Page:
The first step was to remove the door from the fridge. This is usually pretty straight forward, and in my case just required removing a few screws from the hinge pin holders. Then I lay the door face down on a flat work surface with the handle overhanging the edge. This is important, because otherwise the door will warp from it's own weight after the panel is removed, and the new panel will hold the door in the warped contour. If the workspace doesn't allow the door to lay flat, you may need to remove the handle.
The next step was to remove the molded panel. It was held on by sheet metal screws hidden underneath the rubber seal. I folded the rubber back, and removed the screws, making sure to save them. The screws actually held down metal strips, which in turn held the rubber in place. I took note of the orientation of these strips, as they wanted to fall out as I moved the seal away from the door.
Next I measured the outside dimensions of the panel, and cut the hardboard to size. I placed the shelf panel on top of the flat panel, and used it as a template to mark the locations of the screw holes.
Step 5: Installing the New Door Panel
With all of the screw holes accurately marked, I drilled all of the holes slightly larger than the screws. With all of the holes drilled, I placed it on top of the door, and checked the hole alignment. I used the drill to slightly enlarge any holes that didn't line up perfectly. When it all looked in line, I placed the rubber seal and metal strips in place. I carefully held everything in place while peeling the rubber back to expose the hole, and started in the centers and worked my way to the corners. I found it easier if I didn't tighten the screws completely until they were all in place.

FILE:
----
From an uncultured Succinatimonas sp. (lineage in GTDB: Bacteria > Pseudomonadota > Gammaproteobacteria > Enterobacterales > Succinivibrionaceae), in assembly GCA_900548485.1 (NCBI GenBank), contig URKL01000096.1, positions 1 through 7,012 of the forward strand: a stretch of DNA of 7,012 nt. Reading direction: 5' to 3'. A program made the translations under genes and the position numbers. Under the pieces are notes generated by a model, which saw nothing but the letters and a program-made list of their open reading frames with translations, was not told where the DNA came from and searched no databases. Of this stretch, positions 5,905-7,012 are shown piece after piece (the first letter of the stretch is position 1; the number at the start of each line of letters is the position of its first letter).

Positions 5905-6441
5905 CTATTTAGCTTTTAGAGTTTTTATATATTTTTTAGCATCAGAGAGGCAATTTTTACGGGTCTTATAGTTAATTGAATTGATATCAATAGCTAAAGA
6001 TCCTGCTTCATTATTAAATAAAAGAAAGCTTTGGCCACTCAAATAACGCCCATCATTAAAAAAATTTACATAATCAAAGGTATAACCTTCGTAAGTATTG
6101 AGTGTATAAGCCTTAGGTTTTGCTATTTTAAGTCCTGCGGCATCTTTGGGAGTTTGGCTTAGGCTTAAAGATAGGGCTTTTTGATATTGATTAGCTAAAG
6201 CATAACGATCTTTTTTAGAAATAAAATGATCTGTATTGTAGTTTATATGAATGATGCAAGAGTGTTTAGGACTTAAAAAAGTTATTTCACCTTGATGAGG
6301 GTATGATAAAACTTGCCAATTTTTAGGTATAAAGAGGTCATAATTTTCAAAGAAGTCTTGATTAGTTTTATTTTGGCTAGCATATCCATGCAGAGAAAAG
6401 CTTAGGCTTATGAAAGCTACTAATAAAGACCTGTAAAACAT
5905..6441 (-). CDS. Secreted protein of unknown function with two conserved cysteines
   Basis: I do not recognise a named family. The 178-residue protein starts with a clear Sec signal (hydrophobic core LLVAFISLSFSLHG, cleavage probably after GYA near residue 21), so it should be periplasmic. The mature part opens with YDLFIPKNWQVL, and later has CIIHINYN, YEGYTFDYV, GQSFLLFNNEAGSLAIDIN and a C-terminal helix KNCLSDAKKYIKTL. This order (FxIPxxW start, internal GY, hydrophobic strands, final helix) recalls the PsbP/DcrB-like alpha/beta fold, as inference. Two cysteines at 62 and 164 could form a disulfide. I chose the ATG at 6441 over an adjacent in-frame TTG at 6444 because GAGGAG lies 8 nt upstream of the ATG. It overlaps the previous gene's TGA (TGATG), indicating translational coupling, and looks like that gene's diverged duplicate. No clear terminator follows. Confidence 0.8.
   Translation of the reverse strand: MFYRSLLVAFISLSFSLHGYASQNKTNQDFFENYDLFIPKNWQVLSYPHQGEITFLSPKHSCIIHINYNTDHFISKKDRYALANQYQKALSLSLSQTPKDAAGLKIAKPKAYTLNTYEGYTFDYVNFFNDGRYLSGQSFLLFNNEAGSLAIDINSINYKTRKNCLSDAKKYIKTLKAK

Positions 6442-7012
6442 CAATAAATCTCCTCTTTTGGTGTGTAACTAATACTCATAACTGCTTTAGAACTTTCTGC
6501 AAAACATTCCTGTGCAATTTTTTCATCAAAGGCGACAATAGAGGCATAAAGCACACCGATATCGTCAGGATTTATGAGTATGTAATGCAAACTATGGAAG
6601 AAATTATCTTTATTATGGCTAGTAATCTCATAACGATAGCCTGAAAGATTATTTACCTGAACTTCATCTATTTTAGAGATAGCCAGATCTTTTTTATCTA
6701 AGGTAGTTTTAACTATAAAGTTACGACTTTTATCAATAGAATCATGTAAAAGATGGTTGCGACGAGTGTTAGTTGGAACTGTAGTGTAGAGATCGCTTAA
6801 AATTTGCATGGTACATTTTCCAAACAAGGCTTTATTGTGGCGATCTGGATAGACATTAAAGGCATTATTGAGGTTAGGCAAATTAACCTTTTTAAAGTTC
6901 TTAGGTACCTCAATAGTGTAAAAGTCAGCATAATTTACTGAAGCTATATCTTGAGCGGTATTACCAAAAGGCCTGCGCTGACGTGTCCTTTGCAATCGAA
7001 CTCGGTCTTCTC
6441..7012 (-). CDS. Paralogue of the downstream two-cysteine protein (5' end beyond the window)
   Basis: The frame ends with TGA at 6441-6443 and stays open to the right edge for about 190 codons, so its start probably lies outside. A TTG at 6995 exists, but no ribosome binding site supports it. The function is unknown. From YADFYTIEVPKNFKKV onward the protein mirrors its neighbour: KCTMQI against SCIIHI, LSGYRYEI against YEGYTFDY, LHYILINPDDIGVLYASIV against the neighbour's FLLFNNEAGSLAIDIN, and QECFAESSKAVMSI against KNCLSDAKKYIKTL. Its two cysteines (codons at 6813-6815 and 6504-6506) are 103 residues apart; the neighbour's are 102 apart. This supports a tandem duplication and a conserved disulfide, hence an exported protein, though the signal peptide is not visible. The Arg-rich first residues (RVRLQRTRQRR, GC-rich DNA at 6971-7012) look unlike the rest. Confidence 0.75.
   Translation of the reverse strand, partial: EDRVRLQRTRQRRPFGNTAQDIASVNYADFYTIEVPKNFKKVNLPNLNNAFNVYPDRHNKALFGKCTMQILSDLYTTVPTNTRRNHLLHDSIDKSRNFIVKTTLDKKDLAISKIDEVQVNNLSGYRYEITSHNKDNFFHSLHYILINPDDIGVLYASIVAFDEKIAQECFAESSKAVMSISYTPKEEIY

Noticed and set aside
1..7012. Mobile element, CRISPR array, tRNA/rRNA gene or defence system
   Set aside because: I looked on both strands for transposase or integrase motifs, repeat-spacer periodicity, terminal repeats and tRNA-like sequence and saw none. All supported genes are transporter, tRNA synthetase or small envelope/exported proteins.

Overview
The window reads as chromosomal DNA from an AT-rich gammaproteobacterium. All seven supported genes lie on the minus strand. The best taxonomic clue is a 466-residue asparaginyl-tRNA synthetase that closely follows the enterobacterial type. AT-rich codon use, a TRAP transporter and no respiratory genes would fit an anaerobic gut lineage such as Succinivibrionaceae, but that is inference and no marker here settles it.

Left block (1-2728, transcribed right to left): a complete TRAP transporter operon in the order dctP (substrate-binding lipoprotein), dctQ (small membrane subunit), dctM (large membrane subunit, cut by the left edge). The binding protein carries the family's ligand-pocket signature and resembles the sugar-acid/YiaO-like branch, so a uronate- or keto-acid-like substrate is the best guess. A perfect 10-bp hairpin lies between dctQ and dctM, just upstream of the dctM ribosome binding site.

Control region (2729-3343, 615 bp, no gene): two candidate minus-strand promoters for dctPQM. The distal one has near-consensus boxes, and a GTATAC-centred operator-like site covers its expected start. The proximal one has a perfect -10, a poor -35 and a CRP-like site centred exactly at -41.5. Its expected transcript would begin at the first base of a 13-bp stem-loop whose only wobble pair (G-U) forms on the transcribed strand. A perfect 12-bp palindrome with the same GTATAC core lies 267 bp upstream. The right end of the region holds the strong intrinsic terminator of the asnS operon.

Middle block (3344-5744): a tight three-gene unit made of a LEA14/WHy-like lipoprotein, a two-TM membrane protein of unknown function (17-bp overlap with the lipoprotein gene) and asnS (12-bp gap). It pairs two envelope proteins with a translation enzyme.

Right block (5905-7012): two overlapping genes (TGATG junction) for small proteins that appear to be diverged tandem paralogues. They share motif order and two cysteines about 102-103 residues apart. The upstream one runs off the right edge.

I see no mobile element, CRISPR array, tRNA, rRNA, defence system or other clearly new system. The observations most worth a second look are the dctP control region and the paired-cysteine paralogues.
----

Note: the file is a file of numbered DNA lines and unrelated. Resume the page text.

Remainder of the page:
After the seal and new door panel were on, I re-installed the door onto the fridge. A quick check confrimed that I would now be able to fit 4 fermenters and two one gallon growlers on top of the shelf, essentially doubling the capacity.
Many fridges rely on the door panel to push a switch to control the light. I used this to my advantage to check the seal of the door, by turning the fridge on, the shop lights off, and checking all sides of the door for any light leaking out. Afterwards, I temporarily taped the switch down so that the light stays off all the time. I may attatch a small block to the door that will activate the switch if the lack of light becomes a problem.